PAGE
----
The first time I attempted NaNo was last year, and I crashed and burned quite soon into the proceedings. Then I attempted the June version of it, which calls itself Camp NaNo and managed to be a glorious winner! Alright, I haven’t even finished editing that draft yet, but since I made that experience of sprinting over the finishing line with my whole system buzzing from caffeine and five minutes to spare, I have been game to try it again, so November is coming just at the right time! (well, it usually does, which is, right after October, but I guess you know what I mean…)

So for preparation so far I have done the amazing amount of nothing. I haven’t even decided yet on which story I should use. And since I can’t decide, I’d thought I’d get your opinions. If anybody out there is interested in playing fate, feel free and tell me your choice. (Just keep in mind that I suck at titles and I haven’t really got the plots for any of these figured out beyond the basics!)

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OPTION 1

Working title: Demon School

Genre: Urban Fantasy with lots of comedy thrown in and a chick-lit-kinda romance

Story (very roughly): A young woman from a small town, with a healthy dose of curiosity and the ability to put her foot in it whatever the situtation, takes a job as secretary at a London school on the recommendation of an old neighbour and discovers that the school educates all kinds of magical and fantastical youngsters, from vampires to ghosts and to dwarves and to banshees. General mayhem is the natural state of affairs at this school, but when first things and then kids go missing, she decides to play sleuth and thereby crosses the path of some dangerous people who are less than pleased at her knack of finding things out…

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OPTION 2

Working title: The Treasure in the Dunes

Genre: Children’s novel, Adventure

Story (very roughly): When Dan and his older sister are shipped off to their aunt in the wilds of Norfolk for the summer holidays because their parents need “time to sort things out” between them, he’s sure that it can’t get much worse. That is, until he meets his cousins, who run wild in the dunes and the forests and who despise him because he has glasses and comes from the city and is a pampered baby. When Dan discovers an ancient document, however, all four kids need to work together to find the treasure that has been hidden for so long.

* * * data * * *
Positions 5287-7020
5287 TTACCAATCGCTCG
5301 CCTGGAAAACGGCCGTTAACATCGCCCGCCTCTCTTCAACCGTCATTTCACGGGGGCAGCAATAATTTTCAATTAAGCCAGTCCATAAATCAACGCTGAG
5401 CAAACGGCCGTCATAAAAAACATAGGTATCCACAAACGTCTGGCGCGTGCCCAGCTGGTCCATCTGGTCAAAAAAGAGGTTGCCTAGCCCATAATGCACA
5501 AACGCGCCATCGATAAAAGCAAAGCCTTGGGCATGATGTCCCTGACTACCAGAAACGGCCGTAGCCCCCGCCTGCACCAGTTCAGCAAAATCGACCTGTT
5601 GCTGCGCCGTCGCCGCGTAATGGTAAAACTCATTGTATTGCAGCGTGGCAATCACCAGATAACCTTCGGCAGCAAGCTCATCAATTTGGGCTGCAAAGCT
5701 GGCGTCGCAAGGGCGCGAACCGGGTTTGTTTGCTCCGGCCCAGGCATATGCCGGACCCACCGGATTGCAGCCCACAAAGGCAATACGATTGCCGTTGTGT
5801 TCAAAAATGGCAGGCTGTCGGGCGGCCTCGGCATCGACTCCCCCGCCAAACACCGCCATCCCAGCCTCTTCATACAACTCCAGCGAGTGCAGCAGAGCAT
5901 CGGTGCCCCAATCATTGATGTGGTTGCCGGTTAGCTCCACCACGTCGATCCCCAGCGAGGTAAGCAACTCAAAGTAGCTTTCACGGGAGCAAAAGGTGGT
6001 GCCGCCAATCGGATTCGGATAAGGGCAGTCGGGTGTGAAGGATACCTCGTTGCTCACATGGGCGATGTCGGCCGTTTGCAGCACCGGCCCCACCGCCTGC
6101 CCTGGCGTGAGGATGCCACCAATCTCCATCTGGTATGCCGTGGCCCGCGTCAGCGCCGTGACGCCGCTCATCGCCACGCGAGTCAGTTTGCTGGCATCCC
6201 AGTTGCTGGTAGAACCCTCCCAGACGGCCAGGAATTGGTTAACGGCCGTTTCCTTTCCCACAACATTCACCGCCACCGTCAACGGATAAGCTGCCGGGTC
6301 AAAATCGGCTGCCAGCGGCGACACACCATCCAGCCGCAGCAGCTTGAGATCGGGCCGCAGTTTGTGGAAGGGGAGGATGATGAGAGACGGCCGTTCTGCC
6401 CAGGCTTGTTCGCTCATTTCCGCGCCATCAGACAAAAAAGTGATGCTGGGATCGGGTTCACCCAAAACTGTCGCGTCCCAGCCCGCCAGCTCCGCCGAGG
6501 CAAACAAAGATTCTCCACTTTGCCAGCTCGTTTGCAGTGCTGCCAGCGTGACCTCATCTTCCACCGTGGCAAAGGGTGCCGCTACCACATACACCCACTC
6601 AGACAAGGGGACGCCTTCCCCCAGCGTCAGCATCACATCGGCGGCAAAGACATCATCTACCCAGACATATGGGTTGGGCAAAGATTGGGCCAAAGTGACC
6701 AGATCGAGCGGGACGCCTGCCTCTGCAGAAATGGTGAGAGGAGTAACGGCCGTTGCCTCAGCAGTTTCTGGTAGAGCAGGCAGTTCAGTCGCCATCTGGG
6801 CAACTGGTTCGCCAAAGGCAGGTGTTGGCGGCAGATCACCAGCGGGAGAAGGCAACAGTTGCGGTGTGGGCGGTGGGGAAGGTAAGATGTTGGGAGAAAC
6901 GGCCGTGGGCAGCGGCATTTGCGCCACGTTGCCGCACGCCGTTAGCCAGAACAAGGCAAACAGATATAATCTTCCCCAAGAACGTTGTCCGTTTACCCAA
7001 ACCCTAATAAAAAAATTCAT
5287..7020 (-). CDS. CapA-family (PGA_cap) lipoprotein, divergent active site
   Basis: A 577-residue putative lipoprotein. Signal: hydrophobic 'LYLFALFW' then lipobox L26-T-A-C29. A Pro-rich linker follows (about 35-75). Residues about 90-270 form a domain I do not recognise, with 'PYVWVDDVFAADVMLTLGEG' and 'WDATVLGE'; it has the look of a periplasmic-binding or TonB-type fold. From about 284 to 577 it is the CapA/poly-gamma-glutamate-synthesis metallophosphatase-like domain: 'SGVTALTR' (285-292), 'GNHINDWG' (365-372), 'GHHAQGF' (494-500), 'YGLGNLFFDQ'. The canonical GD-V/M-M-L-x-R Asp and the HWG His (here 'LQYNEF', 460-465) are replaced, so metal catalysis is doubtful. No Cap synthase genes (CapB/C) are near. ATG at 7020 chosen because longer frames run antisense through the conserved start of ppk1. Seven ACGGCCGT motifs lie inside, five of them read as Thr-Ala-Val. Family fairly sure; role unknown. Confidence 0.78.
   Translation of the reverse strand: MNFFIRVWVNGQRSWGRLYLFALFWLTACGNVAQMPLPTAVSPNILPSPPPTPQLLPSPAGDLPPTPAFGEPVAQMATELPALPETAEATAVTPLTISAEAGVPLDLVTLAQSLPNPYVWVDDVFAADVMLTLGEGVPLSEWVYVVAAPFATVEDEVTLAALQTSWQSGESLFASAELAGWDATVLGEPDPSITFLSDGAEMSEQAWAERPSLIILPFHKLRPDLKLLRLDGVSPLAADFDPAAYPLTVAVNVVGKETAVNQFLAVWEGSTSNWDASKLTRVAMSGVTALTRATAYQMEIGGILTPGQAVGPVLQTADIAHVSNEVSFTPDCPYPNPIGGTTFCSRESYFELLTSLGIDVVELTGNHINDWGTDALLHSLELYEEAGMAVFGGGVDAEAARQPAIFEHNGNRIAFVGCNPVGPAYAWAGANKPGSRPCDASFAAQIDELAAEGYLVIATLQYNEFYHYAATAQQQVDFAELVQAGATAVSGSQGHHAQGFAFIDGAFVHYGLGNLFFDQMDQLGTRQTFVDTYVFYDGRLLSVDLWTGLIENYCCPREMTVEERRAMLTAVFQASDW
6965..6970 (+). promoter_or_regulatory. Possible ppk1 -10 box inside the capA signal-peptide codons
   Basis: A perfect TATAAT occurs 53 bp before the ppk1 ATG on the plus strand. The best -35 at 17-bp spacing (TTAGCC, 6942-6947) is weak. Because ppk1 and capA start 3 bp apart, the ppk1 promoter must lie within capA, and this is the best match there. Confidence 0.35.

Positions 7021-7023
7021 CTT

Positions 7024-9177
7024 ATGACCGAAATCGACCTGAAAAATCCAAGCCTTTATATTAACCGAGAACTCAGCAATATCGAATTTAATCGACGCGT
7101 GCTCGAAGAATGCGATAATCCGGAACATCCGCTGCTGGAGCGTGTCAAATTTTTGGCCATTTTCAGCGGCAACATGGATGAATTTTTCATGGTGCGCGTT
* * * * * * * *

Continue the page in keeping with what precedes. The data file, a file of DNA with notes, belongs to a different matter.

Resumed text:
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OPTION 3

Working title: Four Couples [this is the lamest title ever, but it’s all I can do right now]

Genre: Literary Fiction (???)

Story (very roughly): Eight people, four couples: one in a long-standing relationship, one that has just fallen in love, one that develops a love-hate relationship at first sight and one where fear stands in the way of love. Each person defines love differently and each has different expectations. Over the course of [a certain time] their relationships as couples, as family, as friends develop and happy ends are not always what they seem.

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So, which one’s the story of your choice? (I’m depending on you guys!)

Reading is dangerous

Beware of reading novels.

You get eaten alive. Your thoughts are not your own. Your dreams are being taken over. Your waking moments are haunted by others’ thoughts. Your language changes. Your outlook changes. Your perception of the world changes. Your priorities most definitely change. (I’ll just finish this one chapter, and then, then I can finally sleep, like I wanted to at the beginning of each of the last five chapters.) You are out of your own control.

And not always, upon finishing a book, are you richer for the experience. Often, a bit of yourself stays in that story. It calls you back and makes you remember long-forgotten passages or characters or pictures from a book you read many years ago and have not thought of since and that you cannot recall and that passage will haunt you for days and weeks like a ghost at the back of your mind and not let go and everything you see will remind you of what you loved and then lost and then forgot and then remembered and lost again – that world that you lived in for a few days and cannot go back to, and you will feel poorer for it.

Camp report no. 1

So the NaNo fun has started… I went into the game with slightly over 3000 words, none of which I’m particularly pleased with, but they needed to be put on paper. I’ve been doing other things the whole day, hoping to get every urge to procrastinate out of my system by dinner time. I work best at night.

My main character, Meg, has arrived in the village, had an almost-fight with her Mom and has made the acquaintance of some of her future friends. In the middle of writing I changed the sex of one of these friends – I felt there were too many girls. 🙂

Also, I’m so happy to have the support system of my cabin – hurrah for fellow writers!